By Luz Lancheros, MWN
Perry Mason is considered by many as one of the greatest fictional criminal lawyers of the 20th century featured in dozens of detective novels, 25 films and two successful television series from the 1960s and 1970s. But, unlike his immaculate and iconic colleagues — starting with the elegant Hercule Poirot, for example — this character, rescued in the new and highly praised HBO miniseries, shows all the rawness and sleaze through his personal history and a crucial time: the early 1930s eaten away by the Great Depression, by its darkness and chaos from which the United States was rebuilding itself.
This was also reflected by the series’ costume designer, Emma Potter, who showed through the costumes all the harshness of the time, but also the naturalness of its timeless elegance. Metro talked to her to learn more.
How did you reinterpret Perry Mason’s look?
He has a look that is quite classic. It’s timeless: there are elements that fit his era, but others give it a “cool” air. We saw the script and there’s wonderful information that tells us where he gets his clothes. He feels comfortable in them, he can get them easily and that he doesn’t have as much money to spend on them. Talking to Matthew Rhys (who plays Mason), the ideal was that the first premise (comfort) was fulfilled. That’s how we developed the character. We looked at the silhouettes and shapes of men’s fashion in the 1930s, but we also wanted everything to be based on what we had proposed. So we created oversized, looser, not-so-tight pieces. For example, if you see his leather jacket, it’s something that people would wear right now and would like to wear because vintage leather is still a very attractive texture.
What was it like to recreate all the textures of that time?
The textures of that time were what I liked the most. When I started researching and looking at photographs, what struck me most was the quality of people’s clothes. People didn’t have access to so many pieces back then, so the workmanship, the stitching, was either durable and flawless or it was inherited. And a character like Perry Mason goes a lot in that mood. As for Lupe’s character (played by Veronica Falcon), the leather is softer, you can see that it’s a garment she acquired for her profession as a pilot. It’s not so ragged and it really fits her. She’s the only person who’s ever worn it. So, we have given character and construction to each garment, giving it texture and this includes painting it, bringing it, little by little, to give it this realistic character that we were looking for.
How was it to create the women’s looks? For example, Sister Alice’s (Tatiana Maslany) outfit is based on a real historical character.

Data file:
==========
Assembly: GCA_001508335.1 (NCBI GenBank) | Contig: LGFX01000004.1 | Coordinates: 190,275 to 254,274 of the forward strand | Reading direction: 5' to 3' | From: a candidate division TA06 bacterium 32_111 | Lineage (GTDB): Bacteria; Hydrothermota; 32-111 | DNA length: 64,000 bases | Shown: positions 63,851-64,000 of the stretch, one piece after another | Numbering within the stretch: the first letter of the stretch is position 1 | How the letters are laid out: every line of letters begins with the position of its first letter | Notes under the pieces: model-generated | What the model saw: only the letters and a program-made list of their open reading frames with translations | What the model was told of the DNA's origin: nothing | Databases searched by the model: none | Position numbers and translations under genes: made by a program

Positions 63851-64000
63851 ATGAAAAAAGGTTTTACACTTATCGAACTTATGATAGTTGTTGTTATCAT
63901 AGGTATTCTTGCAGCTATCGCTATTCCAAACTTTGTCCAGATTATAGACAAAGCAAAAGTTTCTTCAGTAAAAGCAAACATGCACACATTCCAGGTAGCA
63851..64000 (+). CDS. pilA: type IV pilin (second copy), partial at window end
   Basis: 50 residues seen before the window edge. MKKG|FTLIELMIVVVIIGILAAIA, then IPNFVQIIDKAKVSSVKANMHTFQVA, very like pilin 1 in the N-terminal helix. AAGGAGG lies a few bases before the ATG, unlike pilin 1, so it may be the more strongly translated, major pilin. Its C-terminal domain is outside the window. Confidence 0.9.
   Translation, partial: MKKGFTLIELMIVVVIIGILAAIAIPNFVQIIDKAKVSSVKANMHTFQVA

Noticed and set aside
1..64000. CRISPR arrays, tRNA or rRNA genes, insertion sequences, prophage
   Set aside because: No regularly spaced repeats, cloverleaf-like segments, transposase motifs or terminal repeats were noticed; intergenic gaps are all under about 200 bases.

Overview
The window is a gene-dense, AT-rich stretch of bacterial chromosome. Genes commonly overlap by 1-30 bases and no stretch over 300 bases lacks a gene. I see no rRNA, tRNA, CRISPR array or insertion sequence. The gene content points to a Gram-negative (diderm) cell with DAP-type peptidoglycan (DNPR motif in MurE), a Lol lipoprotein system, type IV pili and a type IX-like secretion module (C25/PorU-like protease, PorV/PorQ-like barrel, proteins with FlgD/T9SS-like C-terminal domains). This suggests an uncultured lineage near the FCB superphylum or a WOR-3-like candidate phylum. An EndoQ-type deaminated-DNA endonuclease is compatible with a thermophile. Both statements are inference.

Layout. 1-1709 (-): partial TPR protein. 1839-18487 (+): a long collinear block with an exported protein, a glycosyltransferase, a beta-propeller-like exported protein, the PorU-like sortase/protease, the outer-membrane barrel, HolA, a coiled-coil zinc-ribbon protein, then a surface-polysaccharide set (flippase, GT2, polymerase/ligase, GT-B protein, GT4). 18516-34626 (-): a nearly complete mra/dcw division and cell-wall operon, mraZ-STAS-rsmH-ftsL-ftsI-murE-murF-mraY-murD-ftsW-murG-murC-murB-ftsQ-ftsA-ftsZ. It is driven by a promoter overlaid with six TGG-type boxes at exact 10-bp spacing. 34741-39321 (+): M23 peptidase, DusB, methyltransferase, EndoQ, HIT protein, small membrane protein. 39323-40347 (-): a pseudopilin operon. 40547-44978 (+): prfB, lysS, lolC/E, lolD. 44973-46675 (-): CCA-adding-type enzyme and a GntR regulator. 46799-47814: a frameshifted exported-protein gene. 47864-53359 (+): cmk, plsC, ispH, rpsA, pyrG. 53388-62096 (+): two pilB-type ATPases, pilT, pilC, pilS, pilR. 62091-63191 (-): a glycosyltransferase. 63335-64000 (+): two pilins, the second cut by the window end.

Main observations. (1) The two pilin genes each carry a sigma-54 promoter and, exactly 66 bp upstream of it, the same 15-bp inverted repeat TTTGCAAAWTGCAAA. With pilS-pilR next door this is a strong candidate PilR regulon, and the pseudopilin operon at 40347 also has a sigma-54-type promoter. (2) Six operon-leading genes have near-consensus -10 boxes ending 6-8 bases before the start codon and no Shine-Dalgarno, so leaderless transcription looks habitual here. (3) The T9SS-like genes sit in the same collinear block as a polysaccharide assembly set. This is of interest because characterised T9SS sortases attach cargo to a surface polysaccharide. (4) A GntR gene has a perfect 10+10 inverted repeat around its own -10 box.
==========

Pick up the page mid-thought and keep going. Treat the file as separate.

Sister Alice is based on Aimee Semple McPherson, who was an evangelical pastor in Los Angeles at the time. I had to learn who she really was. She was very inspiring visually. She had this theatrical and Hollywood vision of clothing, costumes that reflected that. And so we developed the pieces, to give that statement character. At the same time, when developing those looks, we thought about the character behind all that paraphernalia and we developed that with Tatiana as well. We showed that what she wears is influenced by her mother and that the clothes have a tendency to be more of the previous decade. So we looked for a palette and pieces that would go with those guidelines. With Della (Perry’s secretary, Della Street played by Juliet Rylance) we wanted to create something really unique, in the sense that people could identify with her. That way, Juliet and I looked at iconic women of the time who had that natural sign for clothes and a certain sensitivity. We used a lot of vintage pieces, some of them belonged to her mother.
What is the most fascinating element of 1930s fashion for you?
I think one of the most interesting things is the unique and timeless life of this period. Many of the images from 1931-32, seem to show that you could wear clothes in any era. And in the pictures, you see that many of those generations were still in the silhouettes of the 1920s. And the younger women were wearing better fitting, more stylish, longer clothes in a very natural way. And they look radically different. With menswear we had a challenge, in terms of our work, because the story of the characters determined a lot the use of the first trend or the one imposed by young people. Elias Birchard (the prominent lawyer played by John Lithgow) is more of a 1920s man being a millionaire. Paul Drake (policeman played by Chris Chalk) totally reflects the era. In contrast, Perry Mason moves between the two worlds and that was very entertaining to achieve.